NU Online News Service, May 11, 2004, 12:59 p.m. EDT – Many U.S. workers have what appear to be completely unrealistic expectations about retirement.[@@]

Merrill Lynch & Company Inc., New York, cast a harsh light on workers’ retirement beliefs earlier this year, when it hired outside researchers to survey 1,100 U.S. residents between the ages of 25 and 69.

About half of the survey participants told researchers that they believe they are saving enough to live on in retirement, but Merrill researchers note that the average age of survey participants was 46 and that the participants had saved an average of only $51,000.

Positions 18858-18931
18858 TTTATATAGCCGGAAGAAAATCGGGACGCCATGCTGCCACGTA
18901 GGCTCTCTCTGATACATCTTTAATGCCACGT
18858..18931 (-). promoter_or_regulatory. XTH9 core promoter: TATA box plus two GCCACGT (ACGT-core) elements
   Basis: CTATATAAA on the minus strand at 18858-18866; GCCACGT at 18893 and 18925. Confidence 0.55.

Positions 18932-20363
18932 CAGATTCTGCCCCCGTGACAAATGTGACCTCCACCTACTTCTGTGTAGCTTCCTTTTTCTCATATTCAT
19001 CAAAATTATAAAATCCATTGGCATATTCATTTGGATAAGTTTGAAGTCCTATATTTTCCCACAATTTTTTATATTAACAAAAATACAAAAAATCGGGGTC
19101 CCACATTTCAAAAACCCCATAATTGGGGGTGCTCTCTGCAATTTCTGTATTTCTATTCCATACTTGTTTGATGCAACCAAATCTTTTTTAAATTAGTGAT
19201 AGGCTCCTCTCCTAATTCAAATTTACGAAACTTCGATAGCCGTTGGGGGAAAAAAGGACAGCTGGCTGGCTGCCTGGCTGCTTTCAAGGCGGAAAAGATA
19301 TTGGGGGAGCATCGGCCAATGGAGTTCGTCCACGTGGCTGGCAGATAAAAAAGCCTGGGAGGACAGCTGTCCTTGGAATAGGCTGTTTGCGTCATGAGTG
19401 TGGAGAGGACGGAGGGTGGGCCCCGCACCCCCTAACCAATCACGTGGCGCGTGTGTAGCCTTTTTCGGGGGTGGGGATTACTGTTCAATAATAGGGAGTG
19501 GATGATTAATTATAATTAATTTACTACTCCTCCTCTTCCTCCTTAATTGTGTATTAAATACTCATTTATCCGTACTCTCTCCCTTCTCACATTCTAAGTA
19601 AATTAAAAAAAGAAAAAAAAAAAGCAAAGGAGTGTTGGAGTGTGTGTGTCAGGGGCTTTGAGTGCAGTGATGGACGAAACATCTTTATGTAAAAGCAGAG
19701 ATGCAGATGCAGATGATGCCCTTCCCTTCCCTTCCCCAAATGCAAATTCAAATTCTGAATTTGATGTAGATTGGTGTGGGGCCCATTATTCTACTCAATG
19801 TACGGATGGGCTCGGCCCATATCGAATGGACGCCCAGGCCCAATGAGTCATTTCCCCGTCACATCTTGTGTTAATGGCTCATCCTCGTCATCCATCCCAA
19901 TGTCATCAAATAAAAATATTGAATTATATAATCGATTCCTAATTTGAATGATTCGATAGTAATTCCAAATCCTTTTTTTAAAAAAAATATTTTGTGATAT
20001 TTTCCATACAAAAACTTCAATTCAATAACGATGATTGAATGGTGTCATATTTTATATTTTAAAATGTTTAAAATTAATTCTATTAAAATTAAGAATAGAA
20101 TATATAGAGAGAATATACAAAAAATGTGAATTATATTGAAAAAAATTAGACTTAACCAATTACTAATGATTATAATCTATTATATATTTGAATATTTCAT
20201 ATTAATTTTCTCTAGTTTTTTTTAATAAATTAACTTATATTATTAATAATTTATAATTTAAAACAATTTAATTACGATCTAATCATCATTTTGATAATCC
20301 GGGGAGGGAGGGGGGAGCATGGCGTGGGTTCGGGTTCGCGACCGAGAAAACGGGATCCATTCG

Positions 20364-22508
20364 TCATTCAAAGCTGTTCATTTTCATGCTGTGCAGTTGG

The participants also reported wildly optimistic beliefs about what will happen to their retirement assets after they retire.

Most financial planning experts say that an average annual return of 12% is a great return, and most recommend that retirees limit themselves to withdrawing less than 6% of their retirement assets each year.

But “the survey respondents expect to withdraw 21% of their retirement savings each year,” says Cynthia Hayes, an executive in Merrill Lynch’s employer plan solutions unit.

Hayes adds that survey participants expect to earn an average annual rate of return of 22% on their assets once they retire.

Researchers also found that 58% of survey participants believe that 401(k) accounts are guaranteed by law.

More than half of the participants expect to supplement their income by working part time or full time after age 65, but Hayes points out that employers might have to be creative to find suitable jobs for the growing number of workers who want to work past age 65.